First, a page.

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Operating Systems: Concurrent and Distributed Software Design by Tim Harris, Jean Bacon

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27.5. Processes, threads, fibres and concurrency control

As with UNIX, a process can be considered to be a running instance of an executable program. It has a private address space containing its code and data. As it executes, the operating system can allocate it system resources such as semaphores and communications ports. A process must have at least one thread since a thread is the unit of scheduling by the kernel.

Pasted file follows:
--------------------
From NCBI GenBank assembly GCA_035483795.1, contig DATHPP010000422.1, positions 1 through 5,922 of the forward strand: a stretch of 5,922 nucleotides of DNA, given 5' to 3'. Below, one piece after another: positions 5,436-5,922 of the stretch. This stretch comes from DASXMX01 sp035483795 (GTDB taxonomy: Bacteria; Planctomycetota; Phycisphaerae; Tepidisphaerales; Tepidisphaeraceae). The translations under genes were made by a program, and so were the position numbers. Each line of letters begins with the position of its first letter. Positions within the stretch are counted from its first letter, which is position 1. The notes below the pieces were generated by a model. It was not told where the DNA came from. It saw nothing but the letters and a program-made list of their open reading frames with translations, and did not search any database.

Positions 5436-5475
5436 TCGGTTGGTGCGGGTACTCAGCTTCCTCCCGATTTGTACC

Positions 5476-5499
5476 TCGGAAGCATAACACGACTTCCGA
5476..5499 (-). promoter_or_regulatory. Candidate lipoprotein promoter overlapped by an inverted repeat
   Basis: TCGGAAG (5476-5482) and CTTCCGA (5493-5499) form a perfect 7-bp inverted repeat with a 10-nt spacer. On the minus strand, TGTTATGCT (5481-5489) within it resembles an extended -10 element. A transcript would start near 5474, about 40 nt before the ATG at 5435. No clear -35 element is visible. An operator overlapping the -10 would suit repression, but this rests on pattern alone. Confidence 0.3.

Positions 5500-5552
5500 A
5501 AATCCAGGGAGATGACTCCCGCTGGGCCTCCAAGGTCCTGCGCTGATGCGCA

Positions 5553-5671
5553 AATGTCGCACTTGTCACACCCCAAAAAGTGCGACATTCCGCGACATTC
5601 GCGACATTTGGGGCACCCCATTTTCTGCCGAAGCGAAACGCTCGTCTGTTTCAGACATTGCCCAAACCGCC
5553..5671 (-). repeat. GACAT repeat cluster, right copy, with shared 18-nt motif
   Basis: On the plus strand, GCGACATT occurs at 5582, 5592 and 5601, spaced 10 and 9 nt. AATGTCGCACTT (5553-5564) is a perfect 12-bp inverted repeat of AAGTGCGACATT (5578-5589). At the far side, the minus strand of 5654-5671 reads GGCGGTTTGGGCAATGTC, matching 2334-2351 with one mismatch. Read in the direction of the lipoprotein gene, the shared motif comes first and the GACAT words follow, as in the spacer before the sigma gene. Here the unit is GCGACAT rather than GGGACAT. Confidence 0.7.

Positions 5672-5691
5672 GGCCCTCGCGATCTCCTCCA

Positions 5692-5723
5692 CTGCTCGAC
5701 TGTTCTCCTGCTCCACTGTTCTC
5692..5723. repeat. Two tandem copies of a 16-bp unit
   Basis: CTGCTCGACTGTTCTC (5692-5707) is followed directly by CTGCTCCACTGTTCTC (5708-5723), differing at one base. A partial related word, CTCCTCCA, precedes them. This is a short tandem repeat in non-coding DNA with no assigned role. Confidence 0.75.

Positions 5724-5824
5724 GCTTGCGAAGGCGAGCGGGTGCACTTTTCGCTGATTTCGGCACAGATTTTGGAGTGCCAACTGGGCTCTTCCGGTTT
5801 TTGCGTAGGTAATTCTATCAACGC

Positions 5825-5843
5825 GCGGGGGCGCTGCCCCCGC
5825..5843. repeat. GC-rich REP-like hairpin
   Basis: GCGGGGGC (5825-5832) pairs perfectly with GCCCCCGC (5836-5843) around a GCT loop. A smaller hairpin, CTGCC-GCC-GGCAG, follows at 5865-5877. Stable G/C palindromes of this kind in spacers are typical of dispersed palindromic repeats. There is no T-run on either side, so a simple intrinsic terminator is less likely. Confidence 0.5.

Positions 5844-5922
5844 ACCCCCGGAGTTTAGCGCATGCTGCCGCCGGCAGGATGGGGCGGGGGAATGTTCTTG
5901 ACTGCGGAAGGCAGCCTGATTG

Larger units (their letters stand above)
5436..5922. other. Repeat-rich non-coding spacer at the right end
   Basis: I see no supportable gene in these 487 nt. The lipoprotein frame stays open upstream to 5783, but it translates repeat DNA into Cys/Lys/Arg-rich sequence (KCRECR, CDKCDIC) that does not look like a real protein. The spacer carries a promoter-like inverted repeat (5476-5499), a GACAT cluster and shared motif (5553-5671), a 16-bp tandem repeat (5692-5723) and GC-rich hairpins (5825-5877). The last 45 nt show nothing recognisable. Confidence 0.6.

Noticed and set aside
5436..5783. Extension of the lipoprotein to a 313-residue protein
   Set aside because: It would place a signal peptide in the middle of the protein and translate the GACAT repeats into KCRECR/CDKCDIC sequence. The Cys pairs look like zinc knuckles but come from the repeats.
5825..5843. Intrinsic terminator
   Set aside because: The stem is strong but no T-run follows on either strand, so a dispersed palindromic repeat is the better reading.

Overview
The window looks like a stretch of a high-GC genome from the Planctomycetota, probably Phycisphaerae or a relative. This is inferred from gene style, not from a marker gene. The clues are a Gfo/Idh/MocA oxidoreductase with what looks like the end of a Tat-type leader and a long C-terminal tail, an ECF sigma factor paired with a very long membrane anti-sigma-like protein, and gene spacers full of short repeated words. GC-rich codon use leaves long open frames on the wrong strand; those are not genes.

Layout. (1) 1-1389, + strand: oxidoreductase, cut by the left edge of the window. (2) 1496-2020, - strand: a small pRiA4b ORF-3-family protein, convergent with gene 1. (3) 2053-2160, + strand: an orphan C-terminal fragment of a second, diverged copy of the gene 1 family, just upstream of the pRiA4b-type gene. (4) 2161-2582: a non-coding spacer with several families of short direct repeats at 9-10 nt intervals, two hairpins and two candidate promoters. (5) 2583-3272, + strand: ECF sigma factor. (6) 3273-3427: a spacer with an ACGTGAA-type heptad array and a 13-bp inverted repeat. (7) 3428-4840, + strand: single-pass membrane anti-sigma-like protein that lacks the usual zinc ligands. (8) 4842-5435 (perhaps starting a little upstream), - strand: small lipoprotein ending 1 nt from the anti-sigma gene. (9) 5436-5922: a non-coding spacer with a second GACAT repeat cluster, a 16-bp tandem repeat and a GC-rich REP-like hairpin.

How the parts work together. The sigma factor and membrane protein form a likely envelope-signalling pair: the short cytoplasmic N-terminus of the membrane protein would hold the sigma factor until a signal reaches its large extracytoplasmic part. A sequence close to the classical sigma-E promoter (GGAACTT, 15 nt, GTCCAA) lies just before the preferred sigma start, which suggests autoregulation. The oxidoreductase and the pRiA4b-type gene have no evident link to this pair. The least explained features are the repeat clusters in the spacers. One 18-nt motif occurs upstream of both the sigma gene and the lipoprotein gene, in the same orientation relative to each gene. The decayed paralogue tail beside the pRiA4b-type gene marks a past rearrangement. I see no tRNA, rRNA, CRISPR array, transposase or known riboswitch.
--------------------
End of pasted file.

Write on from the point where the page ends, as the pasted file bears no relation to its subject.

A process executing in user mode invokes operating system services by making system calls. Via the familiar trap mechanism (Section 3.3) its mode is changed to system (privileged) as it enters and executes the operating system and is returned to user mode on its return.

Processes are also represented as objects, so are manipulated ...

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